Updated: May 3, 2013 12:14PM
Originally published: April 26, 2006
Savings bonds rates are about to take a sharp drop. If you buy a Series I bond before Monday, you’ll earn 6.73 percent annual interest for the next six months. But if you buy a Series I bond after May 1, it’s likely that you’ll earn only about 2 percent for the coming six months! (The final determination on the new Series I bond rate will be made by the Treasury department on Monday.)
If you’re looking to lock in high rates -- for a while, at least -- you should rush to your financial institution or go to www.treasurydirect.gov/indiv/indiv.htm and place your order. (Individuals can purchase up to $30,000 of paper I-bonds, and an additional $30,000 of bonds electronically every year.)
That conundrum about falling savings bond rates in a period where other rates are rising all stems from the way rates on Series I savings bonds are calculated.
I-bonds have two components. There’s a fixed base rate for the life of the bond, determined at the time you buy the bond. When I-bonds were first issued in September 1998, the fixed base rate was 3.40 percent. And those bonds will continue to have that base rate for the 30-year life of the bond.
The base rate on bonds purchased after that date, however, was changed every six months and is currently set at 1 percent.
The second part of the interest rate paid on I-bonds is based on a complicated formula that’s not worth reprinting here.
The government looks at its nonseasonally adjusted Consumer Price Index twice during the year -- at the end of September, and again at the end of March. A huge jump in the rate of change in the index led to the new rate of 6.73 percent that was established Nov. 1, 2005. But at the end of March, the index stood at 199.8 -- up only 1 point from the previous 198.8. So, based on the government’s calculation, it appears that the “semiannual inflation factor” will be only 1 percent starting May 1.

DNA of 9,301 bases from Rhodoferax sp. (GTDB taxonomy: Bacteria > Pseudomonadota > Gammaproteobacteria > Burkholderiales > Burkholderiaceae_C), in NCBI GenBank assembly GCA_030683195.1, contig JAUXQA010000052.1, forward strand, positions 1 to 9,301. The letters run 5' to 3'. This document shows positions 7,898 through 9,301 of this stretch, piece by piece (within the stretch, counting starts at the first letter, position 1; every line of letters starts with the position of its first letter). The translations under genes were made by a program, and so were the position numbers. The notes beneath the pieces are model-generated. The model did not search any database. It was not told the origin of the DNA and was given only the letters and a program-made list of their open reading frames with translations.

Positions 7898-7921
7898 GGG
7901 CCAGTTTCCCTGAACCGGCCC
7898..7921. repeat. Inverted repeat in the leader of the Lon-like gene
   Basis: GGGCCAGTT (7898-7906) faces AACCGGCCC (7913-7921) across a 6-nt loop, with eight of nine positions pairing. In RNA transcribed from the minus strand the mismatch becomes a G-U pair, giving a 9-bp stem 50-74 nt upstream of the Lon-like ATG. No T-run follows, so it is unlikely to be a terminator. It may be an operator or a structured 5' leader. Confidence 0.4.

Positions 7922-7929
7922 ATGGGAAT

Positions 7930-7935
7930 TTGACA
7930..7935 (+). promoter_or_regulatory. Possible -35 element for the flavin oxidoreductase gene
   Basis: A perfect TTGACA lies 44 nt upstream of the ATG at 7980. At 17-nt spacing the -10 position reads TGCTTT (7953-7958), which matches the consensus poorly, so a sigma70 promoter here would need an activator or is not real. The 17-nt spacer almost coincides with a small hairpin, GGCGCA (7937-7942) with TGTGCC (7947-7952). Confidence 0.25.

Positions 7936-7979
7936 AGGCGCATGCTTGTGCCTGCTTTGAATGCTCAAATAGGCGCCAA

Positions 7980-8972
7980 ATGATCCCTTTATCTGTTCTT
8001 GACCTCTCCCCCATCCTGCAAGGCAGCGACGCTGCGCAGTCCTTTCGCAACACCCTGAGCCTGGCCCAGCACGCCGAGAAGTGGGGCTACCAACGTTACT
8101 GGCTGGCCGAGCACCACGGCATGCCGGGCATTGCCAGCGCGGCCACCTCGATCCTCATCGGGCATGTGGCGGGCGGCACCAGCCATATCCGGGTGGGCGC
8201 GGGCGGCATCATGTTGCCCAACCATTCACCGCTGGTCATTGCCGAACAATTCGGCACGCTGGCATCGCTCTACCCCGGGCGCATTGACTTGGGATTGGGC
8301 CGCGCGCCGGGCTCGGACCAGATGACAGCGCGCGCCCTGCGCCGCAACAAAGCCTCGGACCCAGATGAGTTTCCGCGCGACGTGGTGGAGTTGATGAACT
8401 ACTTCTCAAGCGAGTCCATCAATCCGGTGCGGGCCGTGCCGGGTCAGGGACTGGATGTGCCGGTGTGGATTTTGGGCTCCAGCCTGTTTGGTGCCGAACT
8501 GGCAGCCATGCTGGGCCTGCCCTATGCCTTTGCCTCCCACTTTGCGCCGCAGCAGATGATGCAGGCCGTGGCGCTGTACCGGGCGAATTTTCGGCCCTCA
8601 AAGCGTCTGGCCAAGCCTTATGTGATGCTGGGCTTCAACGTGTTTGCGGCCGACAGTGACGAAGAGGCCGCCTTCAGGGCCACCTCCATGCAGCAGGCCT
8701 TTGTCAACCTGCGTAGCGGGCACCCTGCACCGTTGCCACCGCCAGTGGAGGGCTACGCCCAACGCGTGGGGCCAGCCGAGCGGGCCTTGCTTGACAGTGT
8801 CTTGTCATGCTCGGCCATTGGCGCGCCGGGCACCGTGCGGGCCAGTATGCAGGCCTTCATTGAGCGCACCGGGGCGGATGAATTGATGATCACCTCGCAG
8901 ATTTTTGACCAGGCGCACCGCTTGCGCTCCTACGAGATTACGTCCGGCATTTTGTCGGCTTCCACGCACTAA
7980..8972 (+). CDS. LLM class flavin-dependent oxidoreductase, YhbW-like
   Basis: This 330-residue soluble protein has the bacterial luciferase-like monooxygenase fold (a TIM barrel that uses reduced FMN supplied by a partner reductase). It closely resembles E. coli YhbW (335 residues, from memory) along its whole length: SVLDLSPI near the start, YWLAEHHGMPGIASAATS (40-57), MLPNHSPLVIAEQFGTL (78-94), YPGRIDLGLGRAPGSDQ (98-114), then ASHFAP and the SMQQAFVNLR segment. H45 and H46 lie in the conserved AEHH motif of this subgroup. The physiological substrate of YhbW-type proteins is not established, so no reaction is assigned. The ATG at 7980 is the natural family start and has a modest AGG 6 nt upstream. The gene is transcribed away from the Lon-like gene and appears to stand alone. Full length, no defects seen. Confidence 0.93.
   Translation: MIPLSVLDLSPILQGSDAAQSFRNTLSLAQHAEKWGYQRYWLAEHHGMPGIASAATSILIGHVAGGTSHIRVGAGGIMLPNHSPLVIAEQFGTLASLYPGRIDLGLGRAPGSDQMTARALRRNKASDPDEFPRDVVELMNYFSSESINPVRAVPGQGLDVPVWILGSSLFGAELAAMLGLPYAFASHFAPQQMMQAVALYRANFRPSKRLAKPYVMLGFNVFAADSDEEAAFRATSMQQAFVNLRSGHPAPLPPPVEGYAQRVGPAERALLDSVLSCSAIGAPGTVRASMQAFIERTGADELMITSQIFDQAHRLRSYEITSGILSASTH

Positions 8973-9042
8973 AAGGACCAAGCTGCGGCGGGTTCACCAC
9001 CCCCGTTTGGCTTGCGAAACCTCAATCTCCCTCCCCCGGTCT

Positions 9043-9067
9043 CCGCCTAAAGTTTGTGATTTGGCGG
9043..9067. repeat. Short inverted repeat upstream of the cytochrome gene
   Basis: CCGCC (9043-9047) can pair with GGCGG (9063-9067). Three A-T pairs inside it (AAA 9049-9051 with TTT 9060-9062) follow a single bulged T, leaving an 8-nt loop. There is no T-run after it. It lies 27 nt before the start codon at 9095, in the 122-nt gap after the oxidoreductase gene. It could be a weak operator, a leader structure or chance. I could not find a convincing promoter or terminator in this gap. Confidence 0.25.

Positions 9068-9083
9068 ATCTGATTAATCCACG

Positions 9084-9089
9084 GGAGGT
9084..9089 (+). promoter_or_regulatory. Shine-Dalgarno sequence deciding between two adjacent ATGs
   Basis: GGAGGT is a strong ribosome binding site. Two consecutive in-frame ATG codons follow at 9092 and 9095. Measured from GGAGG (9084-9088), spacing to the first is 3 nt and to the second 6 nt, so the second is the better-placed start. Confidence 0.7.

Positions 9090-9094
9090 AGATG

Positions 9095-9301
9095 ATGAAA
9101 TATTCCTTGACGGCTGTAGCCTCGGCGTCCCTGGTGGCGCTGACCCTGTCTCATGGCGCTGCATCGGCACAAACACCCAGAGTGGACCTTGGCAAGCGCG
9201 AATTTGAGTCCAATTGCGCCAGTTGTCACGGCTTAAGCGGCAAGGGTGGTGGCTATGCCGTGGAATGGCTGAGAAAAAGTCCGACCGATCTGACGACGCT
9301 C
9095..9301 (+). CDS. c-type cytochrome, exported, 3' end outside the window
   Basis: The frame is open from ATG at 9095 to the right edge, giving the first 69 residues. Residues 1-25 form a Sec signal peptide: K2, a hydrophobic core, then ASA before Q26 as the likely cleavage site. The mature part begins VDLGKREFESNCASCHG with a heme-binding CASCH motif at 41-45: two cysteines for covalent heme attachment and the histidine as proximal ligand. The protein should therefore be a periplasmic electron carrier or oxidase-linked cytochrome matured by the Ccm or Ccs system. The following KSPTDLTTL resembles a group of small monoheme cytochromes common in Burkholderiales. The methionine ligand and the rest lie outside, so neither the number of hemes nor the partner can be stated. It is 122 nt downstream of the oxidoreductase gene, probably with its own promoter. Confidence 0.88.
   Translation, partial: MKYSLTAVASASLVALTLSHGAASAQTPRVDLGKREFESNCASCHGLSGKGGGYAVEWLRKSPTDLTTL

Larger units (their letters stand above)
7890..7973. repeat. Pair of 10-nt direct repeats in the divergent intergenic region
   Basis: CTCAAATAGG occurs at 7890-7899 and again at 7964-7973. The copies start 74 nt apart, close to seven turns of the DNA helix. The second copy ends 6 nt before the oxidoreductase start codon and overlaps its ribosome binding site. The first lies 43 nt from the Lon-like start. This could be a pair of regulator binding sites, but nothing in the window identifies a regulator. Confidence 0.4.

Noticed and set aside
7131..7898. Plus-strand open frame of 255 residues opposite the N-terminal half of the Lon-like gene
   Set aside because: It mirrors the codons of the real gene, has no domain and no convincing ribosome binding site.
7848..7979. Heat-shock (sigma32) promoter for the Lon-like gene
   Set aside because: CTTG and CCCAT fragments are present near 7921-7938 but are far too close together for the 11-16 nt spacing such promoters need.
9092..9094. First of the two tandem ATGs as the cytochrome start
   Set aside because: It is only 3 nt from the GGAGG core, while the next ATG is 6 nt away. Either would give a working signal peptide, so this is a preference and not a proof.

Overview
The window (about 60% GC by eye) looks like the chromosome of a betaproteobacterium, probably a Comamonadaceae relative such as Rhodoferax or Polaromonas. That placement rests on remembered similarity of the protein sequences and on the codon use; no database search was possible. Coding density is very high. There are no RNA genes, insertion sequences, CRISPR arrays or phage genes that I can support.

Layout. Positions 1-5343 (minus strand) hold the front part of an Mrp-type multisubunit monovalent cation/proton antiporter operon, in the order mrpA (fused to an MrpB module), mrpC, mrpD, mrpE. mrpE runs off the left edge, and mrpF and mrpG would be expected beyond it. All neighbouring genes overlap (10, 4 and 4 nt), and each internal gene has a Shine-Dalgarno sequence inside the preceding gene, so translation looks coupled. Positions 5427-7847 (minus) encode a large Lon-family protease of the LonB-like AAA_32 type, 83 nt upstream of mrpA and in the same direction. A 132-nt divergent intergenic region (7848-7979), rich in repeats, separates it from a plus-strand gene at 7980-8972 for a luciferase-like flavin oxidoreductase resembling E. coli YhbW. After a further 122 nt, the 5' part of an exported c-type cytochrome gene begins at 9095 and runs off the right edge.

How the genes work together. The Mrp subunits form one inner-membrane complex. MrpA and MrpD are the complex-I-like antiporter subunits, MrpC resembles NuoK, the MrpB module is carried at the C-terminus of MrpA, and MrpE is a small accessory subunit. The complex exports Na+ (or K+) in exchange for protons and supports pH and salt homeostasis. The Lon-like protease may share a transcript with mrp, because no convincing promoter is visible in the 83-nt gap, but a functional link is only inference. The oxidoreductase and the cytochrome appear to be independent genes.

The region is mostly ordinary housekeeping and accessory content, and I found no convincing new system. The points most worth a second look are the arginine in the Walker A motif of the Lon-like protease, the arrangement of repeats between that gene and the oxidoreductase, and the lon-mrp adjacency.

Add that 1 percent to the base rate of 1 percent, and it looks like Series I-bonds will pay only about 2 percent starting May 1 and for the following six months.
Of course, if you have older I-bonds with a higher base rate, you’ll get your new 6-month rate by adding the 1 percent inflation factor to your base rate, plus a small fudge factor that recognizes you’ve held those older bonds. The actual rates will be posted at the Treasury Web site.
One more important note: If you buy I-bonds today, at the current 6.73 percent rate, you’ll keep earning that rate for the next six months. Then the rate on your bonds will drop to the expected 2 percent rate for the following six months. In fact, if current rising energy prices contribute to another big jump when rates are re-set on Nov. 1, 2006 -- you’ll still be stuck earning that low 2 percent for the full six months.
You can’t play the interest rate game with these bonds by selling when rates drop. You must hold I-bonds for at least one year before cashing them in. And if you redeem before 5 years, you’ll lose 3 months interest.
Bottom line: Series I-bonds are for long-term holders. Eventually, you’ll get the benefit of all those six-month adjustments and you’ll keep up with inflation. But starting May 1 the Treasury Department is going to have a lot of explaining to do. And that’s The Savage Truth.
Terry Savage is a registered investment adviser.
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